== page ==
|Venue: All England Club Dates: 28 June-11 July|
|Coverage: Live across BBC TV, radio and online with extensive coverage on BBC iPlayer, Red Button, Connected TVs and mobile app. Full details here|
Eight-time champion Roger Federer needed all of his quality and resilience to dash British number two Cameron Norrie’s hopes of causing a big upset in the Wimbledon third round.
Federer, 39, has had little court time over the past 16 months but played well enough to win 6-4 6-4 5-7 6-4.
One of the form players in 2021, Norrie could not find a sustained high level against the 20-time major champion.
The Swiss goes on to face Italy’s Lorenzo Sonego in the last 16.
Sonego, seeded 23rd, had never won a main-draw match at Wimbledon until this year, but reached the fourth round by beating unseeded Australian James Duckworth in straight sets.
Following exits for Andy Murray and Dan Evans on Friday, Norrie’s defeat means there will be no British players in the second week of the men’s singles.
The home nation’s last remaining hope in the singles is 18-year-old wildcard Emma Raducanu, who continued her dream run by beating Romania’s Sorana Cirstea.
While much of Federer’s legacy of greatness has been built at the All England Club, there was a suspicion among many that this year could be the one where time could catch up with him.
The Swiss turns 40 next month and has only played five tournaments over the past 16 months following two knee surgeries.
In his first-round match, Federer looked ponderous as Adrian Mannarino threatened a major upset.
Federer had trailed by two sets to one, but led in the fourth when the Frenchman was cruelly forced to quit after slipping and injuring his knee.
A routine win against Richard Gasquet in the second round was a major improvement and he built on that in the opening set against Norrie.
Federer rolled back the years with his imperious serving, easing through his holds to take the opener and then dominating the second set.
There was little drop-off from Federer in the third but Norrie is one of the most determined – and fittest – players on the ATP Tour.
Characteristically, the Briton refused to give in and pinched the third before Federer kept his nerve in the key moments of the fourth to seal victory.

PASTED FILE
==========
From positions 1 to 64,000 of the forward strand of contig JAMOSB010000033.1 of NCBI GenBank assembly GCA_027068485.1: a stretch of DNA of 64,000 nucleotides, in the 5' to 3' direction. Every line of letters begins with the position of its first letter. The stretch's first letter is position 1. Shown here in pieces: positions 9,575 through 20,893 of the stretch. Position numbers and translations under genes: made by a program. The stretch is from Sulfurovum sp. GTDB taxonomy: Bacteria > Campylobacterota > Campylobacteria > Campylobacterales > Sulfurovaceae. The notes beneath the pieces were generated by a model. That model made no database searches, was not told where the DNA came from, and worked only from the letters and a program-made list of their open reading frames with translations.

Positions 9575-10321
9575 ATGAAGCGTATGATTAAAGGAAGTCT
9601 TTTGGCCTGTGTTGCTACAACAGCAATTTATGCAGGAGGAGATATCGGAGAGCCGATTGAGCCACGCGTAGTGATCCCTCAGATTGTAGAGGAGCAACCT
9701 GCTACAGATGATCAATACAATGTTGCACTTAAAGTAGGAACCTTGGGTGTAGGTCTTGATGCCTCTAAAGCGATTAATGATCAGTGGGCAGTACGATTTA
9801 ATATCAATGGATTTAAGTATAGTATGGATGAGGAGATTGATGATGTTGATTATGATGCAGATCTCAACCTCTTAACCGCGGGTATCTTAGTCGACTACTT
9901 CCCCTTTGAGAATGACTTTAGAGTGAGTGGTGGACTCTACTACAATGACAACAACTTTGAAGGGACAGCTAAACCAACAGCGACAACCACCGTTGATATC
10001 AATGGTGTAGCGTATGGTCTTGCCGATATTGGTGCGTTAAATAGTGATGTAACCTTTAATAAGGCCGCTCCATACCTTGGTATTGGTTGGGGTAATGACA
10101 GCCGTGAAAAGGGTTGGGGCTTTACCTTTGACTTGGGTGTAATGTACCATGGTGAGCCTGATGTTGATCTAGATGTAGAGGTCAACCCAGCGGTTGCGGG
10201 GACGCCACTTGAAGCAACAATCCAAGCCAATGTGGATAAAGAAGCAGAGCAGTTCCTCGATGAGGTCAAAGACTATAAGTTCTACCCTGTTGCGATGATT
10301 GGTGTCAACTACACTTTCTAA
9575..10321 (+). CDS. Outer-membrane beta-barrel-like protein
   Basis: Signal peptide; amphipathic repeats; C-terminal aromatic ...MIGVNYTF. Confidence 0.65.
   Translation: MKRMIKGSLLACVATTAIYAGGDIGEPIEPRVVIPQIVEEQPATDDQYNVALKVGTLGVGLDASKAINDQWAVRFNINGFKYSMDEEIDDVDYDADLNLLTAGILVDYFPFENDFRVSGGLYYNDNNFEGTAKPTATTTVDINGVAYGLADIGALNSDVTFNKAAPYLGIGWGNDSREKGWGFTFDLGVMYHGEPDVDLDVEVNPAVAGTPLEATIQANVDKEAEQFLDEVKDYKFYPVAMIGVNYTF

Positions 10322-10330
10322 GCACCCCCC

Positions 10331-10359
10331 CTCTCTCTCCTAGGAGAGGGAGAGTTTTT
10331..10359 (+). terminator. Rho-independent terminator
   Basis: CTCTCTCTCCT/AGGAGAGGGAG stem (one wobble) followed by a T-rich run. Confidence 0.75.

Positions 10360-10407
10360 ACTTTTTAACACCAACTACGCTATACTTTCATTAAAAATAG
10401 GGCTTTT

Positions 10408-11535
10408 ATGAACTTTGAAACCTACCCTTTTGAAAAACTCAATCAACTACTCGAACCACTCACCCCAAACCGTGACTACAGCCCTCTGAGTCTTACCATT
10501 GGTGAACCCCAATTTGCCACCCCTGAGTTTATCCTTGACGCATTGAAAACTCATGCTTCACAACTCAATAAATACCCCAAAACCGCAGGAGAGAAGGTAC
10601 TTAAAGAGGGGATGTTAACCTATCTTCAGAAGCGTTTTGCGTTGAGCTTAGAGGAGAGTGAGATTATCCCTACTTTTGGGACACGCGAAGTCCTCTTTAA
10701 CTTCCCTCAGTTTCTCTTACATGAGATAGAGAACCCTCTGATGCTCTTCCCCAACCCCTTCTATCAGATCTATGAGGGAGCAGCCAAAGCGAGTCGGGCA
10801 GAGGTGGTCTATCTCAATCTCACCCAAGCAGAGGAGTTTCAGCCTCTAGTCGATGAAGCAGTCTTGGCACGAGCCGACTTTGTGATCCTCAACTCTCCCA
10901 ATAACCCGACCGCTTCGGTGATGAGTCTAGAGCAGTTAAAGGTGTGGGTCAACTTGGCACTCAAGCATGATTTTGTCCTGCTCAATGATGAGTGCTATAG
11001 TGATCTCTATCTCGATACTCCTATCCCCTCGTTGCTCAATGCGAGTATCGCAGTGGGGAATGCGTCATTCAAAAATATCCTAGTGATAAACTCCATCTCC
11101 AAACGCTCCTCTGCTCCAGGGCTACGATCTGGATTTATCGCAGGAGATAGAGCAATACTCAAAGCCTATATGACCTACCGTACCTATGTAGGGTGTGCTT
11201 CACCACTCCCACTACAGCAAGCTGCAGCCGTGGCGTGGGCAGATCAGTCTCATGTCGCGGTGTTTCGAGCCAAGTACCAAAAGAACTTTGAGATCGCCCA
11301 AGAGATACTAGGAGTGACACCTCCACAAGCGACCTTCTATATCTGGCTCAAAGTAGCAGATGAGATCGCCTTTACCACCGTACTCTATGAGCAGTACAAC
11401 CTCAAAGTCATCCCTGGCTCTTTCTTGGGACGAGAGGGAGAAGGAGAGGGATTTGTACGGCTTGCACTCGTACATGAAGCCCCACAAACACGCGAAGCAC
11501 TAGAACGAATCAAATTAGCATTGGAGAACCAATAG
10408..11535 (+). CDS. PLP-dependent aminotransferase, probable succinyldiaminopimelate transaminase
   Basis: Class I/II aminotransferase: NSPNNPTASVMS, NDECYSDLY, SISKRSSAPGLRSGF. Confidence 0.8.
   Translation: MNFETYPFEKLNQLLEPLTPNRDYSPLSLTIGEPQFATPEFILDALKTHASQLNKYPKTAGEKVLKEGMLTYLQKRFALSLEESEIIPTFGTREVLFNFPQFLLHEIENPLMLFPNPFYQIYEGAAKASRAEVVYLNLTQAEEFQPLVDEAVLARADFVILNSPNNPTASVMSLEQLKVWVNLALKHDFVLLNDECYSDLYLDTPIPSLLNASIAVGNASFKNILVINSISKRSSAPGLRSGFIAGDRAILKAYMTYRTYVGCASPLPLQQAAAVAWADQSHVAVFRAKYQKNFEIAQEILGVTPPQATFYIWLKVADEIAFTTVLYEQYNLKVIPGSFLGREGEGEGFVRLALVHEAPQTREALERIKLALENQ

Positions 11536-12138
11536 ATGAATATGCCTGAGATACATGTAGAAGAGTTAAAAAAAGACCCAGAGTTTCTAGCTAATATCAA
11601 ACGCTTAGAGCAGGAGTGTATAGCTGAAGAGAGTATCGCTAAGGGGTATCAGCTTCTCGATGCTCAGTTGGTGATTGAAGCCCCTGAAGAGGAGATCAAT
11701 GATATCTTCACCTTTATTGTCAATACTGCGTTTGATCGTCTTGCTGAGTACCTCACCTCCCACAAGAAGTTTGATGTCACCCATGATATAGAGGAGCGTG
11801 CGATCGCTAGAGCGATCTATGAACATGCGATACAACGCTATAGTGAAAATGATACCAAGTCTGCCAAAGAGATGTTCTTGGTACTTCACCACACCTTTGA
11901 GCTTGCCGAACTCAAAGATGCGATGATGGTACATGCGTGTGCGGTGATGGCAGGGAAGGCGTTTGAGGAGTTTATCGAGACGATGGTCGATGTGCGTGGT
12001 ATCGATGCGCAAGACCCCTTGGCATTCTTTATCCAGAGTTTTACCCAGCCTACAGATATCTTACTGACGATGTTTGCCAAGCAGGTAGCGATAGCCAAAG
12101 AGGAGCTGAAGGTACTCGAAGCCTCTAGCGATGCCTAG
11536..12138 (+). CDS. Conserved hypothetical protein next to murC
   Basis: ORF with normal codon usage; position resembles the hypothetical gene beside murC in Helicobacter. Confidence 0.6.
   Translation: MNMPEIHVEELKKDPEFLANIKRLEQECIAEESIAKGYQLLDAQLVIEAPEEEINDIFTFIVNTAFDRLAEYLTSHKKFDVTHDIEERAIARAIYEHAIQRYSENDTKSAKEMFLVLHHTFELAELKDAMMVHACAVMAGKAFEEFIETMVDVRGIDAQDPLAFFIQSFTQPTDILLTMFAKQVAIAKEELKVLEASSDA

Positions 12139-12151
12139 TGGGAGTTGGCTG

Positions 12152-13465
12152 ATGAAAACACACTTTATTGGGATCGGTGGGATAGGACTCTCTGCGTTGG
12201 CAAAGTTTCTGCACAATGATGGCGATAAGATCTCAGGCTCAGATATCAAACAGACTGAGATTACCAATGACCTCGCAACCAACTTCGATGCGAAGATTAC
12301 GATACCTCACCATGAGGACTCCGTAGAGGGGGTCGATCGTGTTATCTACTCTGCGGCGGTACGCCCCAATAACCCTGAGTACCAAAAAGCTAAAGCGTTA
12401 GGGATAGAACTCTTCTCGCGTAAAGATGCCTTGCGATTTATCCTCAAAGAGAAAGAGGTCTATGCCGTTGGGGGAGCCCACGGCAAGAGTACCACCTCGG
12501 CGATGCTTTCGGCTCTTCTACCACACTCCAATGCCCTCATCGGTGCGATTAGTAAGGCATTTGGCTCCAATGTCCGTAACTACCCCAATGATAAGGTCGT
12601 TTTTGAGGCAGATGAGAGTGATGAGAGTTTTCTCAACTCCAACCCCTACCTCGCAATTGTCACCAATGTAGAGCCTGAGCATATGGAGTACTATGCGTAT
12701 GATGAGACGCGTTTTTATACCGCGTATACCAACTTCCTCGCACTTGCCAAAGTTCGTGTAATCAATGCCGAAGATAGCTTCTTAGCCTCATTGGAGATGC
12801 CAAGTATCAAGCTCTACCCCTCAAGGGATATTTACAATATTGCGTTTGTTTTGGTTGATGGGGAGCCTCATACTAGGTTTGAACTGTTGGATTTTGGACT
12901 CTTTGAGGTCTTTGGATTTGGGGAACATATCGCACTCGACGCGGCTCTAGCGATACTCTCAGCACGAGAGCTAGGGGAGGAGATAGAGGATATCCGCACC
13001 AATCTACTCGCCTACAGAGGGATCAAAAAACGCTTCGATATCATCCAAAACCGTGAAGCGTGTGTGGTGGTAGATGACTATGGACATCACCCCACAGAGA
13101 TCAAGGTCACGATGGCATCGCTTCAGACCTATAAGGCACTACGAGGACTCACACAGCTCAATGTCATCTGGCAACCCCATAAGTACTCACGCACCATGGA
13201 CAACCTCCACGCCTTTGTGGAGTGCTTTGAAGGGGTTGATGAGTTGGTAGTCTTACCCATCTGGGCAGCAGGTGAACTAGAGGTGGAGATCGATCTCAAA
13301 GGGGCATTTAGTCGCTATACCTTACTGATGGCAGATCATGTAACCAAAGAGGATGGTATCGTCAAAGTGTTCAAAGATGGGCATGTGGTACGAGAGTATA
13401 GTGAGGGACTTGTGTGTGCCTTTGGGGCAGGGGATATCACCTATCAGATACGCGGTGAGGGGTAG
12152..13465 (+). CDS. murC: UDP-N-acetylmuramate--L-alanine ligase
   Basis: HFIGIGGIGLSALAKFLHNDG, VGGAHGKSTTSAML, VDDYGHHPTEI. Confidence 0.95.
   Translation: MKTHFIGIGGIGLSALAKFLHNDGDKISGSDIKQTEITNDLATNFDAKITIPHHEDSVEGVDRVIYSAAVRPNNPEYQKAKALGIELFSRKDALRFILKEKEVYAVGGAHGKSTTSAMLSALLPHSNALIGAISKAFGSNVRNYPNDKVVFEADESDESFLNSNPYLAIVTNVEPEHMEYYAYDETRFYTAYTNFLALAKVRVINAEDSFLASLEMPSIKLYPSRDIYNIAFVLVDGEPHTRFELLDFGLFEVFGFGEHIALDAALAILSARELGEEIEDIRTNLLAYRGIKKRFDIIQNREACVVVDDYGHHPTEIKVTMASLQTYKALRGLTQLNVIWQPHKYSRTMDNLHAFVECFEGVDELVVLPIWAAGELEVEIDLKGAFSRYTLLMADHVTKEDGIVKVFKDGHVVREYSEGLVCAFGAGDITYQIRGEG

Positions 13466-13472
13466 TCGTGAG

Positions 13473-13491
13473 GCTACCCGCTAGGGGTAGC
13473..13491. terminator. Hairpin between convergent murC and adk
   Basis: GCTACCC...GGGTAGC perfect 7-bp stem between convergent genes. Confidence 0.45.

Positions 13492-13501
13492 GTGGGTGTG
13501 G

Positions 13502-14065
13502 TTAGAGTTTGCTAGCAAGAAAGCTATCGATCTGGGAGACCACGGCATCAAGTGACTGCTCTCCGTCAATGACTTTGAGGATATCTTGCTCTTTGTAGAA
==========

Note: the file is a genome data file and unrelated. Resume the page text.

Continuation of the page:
Federer took his first match point when Norrie batted a first serve back into the net and his celebration showed what he had to do to earn the victory.
Knees bent and clenched fist driving towards the court, the usually reserved Swiss roared his relief at going through.
“I’m very pleased to get through, I’m super relieved. It was a tough battle,” said Federer, who reached the Wimbledon last 16 for a men’s record 18th time.
“He deserved that third set, I thought he played excellent today and for me I felt I was able to keep a very high level of play.
“He got the good break at the end of the third but overall I can be very happy with how I played.”
Norrie again comes unstuck against one of the ‘Big Three’
Norrie, seeded 29th, was playing in the third round of Wimbledon for the first time in his career, which was a suitable – but perhaps minimum – achievement at his home Grand Slam after a fine year.
It was the third successive Slam where he had reached the last 32 and had the misfortune of facing another member of the ‘Big Three’ there.
Spanish great Rafael Nadal beat him at the Australian Open and French Open but having gained that experience, as well as confidence from reaching last month’s Queen’s final, he would have been expecting to push Federer.
Initially, Norrie looked nervous and struggled to execute his shots as cleanly as he has been in recent months.
Three double faults in the opening game of the match was ominous and, although Norrie dug deep to hold there, Federer broke for a 4-3 lead which he never looked in danger of relinquishing.
With Federer being a difficult frontrunner to peg back, the Briton needed a quick start to the second.
Norrie was unable to take either of two break points at his first opportunity, instead getting broken himself in the next game as Federer maintained that advantage for a two-set lead.
Both players were rarely troubled on serve in the third until Federer was unable to take two break points at 5-5 which would have left him serving for the match.
From nowhere, Norrie then broke to love and won the set to the excitement of a Centre Crowd split in their support.
Another double fault by Norrie at 2-2 0-15 in the fourth set seemed to be a costly lack of concentration as Federer went on to break to love, only for the Briton to break straight back and get the home fans on their feet.
Norrie had admirably grown into the match, but Federer again showed his experience at the crucial moment to break and serve out victory.
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